Every spring, birds like this Orchard Oriole and many others are arriving after a long flight across the Gulf of Mexico. Beginning in 1998, a handful of observers -- each assigned to a different oil platform -- began to monitor bird migration between March and May, as far as 100 miles out in the Gulf. Especially during storms, observers witness astonishing spectacles: tens of thousands of songbirds flying by at eye level, entire rivers of birds beating against the wind. These oil platforms, man-made islands, may offer temporary shelter — and possible dangers — for birds waiting out a storm. One observer counted 2,000 tiny warblers taking refuge on his platform!
Trans-Gulf Migration and Oil Platforms
Written by Bob Sundstrom
This is BirdNote.
[Excited voices, and song of Orchard Oriole]
Every spring, people flock to the Gulf coast, from Texas to Alabama, to watch migrating birds arriving from the tropics. Like this Orchard Oriole, the birds are arriving after the long flight across the Gulf of Mexico. [Brief song of Orchard Oriole]
A few watch for these migrants even before they make landfall – as far as 100 miles out in the Gulf, from some of the 4,000 offshore oil platforms. [Sound of waves, wind] Beginning in 1998, a handful of observers – each assigned to a different platform – began to monitor bird migration between March and May.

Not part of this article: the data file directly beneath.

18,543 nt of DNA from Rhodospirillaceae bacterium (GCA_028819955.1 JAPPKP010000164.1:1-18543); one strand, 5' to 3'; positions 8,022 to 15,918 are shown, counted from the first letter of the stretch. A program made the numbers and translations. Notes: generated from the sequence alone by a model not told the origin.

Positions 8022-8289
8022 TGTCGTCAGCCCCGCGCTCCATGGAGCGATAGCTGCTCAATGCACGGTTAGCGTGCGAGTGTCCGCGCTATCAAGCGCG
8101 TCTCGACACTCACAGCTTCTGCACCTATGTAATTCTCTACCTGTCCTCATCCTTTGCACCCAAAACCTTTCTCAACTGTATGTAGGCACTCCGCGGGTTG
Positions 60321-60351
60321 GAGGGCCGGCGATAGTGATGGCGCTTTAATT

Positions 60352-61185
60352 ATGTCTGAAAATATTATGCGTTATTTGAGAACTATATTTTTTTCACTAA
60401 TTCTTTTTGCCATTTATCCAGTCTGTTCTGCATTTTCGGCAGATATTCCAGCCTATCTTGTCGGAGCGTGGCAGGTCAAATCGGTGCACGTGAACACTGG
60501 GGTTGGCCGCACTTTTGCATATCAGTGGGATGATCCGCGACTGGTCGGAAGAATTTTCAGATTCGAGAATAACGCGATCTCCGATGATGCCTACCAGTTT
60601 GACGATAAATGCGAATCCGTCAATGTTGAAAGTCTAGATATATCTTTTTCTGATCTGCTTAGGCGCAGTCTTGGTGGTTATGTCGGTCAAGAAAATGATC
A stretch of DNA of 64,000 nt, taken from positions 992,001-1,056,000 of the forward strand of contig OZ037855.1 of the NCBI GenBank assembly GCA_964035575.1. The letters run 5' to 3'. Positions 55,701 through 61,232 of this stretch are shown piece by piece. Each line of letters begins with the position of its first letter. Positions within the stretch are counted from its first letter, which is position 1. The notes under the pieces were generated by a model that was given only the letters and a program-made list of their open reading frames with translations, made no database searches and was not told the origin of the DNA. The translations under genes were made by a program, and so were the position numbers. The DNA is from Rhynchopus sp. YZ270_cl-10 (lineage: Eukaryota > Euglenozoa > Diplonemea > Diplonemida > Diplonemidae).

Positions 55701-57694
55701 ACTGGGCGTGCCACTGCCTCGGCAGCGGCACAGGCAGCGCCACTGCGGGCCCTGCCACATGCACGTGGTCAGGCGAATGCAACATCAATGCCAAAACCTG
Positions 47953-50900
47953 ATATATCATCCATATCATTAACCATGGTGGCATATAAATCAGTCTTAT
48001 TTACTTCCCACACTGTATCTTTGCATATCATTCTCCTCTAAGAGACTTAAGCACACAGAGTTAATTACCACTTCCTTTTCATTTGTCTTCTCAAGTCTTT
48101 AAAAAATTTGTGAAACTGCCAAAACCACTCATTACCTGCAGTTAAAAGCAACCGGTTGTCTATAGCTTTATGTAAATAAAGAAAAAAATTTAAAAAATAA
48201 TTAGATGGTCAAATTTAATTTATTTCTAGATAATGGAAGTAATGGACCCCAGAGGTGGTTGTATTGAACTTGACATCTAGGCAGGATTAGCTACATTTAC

Radar had already proven beyond doubt that millions of birds fly across the Gulf each spring. But few people had seen this first-hand, out of sight of land. [Pause]
Under clear skies, those watching see little, as birds travel thousands of feet up. But during storms, observers witness astonishing spectacles: tens of thousands of songbirds flying by at eye level, entire rivers of birds beating against the wind.
[Sound of waves, wind]
And oil platforms, man-made islands, offer shelter for birds waiting out a storm. One observer counted 2,000 tiny warblers taking refuge on his platform!*
Birdwatching from oil platforms has added to what we know about migration. [And it has rewarded a hardy few with the birding experience of a lifetime.]
[Sound of waves, wind]
Today’s show brought to you by The Bobolink Foundation. For BirdNote, I’m Michael Stein.
Bird sounds provided by The Macaulay Library of Natural Sounds at the Cornell Lab of Ornithology, Ithaca, New York. Orchard Oriole 40705 recorded by G.F. Budney.
Waves recorded on the Gulf by Kessler Productions; birdwatchers by C. Peterson.
Producer: John Kessler
Executive Producer: Chris Peterson
© 2014 Tune In to Nature.org May 2014 Narrator: Michael Stein
ID# migration-13-2012-05-04 migration-13
* There are some problems with oil platforms in the gulf - lighting, which may be dangerous to migratory birds for different reasons, etc. Read more at "Living on Earth" http://www.loe.org/shows/segments.html?programID=12-P13-00001&segmentID… and http://www.birdlife.org/datazone/sowb/casestudy/488. Sharks are another problem: http://www.wired.com/wiredscience/2012/01/birds-sharks-oil-platforms/There always seems to be more to the story.